When power boats supplanted sailboats, the argument could be made that mariners were free of the reliance on the vagaries of the wind.
But does that freedom to travel wherever and whenever outweigh the freedom one feels when gliding across the water in a sailboat? Those at the Apprenticeshop in Rockland might have something to say on that question.
The Apprenticeshop, an educational nonprofit founded in 1972, aims to keep the art of wooden boatbuilding alive by providing workshops and extended apprenticeships to students of a wide age range.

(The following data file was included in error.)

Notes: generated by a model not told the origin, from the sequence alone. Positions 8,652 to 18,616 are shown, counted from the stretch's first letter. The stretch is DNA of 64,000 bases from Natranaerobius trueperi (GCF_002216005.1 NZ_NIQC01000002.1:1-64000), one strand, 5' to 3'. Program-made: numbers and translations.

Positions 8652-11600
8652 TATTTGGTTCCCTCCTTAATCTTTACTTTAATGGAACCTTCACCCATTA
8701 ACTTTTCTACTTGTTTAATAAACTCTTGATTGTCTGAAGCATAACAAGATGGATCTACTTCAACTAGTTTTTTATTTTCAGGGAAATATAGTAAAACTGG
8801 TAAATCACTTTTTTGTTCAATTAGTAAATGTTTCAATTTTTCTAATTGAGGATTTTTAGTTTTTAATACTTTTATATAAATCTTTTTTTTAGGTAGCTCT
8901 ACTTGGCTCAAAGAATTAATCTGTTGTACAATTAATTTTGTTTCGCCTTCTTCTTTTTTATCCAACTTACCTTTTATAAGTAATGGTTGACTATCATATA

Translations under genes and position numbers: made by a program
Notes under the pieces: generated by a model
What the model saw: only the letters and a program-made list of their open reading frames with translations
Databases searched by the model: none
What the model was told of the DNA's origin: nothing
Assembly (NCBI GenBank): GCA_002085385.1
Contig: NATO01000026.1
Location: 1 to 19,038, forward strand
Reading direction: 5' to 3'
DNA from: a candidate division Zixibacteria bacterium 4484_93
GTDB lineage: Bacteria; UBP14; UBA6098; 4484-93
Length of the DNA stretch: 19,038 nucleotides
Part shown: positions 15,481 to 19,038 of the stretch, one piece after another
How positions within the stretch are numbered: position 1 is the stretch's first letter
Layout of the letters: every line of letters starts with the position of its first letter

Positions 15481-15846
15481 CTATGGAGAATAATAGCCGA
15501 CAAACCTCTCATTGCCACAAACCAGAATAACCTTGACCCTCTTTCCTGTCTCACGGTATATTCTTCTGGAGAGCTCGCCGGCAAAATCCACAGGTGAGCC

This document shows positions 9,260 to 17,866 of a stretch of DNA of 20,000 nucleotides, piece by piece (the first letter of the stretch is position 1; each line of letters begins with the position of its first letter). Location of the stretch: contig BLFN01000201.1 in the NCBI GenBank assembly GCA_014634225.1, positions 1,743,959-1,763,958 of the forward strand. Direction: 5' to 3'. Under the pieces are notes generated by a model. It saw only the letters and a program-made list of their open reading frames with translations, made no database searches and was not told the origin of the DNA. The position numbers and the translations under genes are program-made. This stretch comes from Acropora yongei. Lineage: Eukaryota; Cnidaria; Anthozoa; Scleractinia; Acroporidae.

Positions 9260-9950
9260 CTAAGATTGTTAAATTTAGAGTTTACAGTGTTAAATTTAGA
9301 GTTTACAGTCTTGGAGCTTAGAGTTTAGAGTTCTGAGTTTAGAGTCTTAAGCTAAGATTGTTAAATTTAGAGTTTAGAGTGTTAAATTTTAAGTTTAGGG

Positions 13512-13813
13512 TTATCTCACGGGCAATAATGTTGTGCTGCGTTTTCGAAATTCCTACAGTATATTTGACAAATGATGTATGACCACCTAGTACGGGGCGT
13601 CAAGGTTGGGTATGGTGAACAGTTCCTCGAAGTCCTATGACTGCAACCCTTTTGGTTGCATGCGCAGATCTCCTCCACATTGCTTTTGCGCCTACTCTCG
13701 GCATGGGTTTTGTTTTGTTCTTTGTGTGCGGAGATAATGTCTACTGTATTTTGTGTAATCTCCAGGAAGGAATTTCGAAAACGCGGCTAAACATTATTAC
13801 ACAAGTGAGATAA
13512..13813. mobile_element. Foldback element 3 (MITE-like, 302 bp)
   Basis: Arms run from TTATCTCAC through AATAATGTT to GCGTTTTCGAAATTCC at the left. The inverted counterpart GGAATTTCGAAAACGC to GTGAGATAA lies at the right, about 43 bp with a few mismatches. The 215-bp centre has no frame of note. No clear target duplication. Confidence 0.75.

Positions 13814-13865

To help ensure that sailing remains accessible to the public, the Apprenticeshop began a free community sailing program. Although the summer of the pandemic has limited the number of trips and partcipants, the experience was still shared with a handful of people who might not have otherwise had the opportunity to sail.
I was among them, and—in line with the program’s intention—this was my first time on the water in a sailboat.
According to Nate Hathaway, the Apprenticeshop’s community sailing director, the program serves as a bridge between the past and the present. Fisheries will rise and fall, new marine transportation technology will be developed, but the joy of floating with the wind will never become obsolete.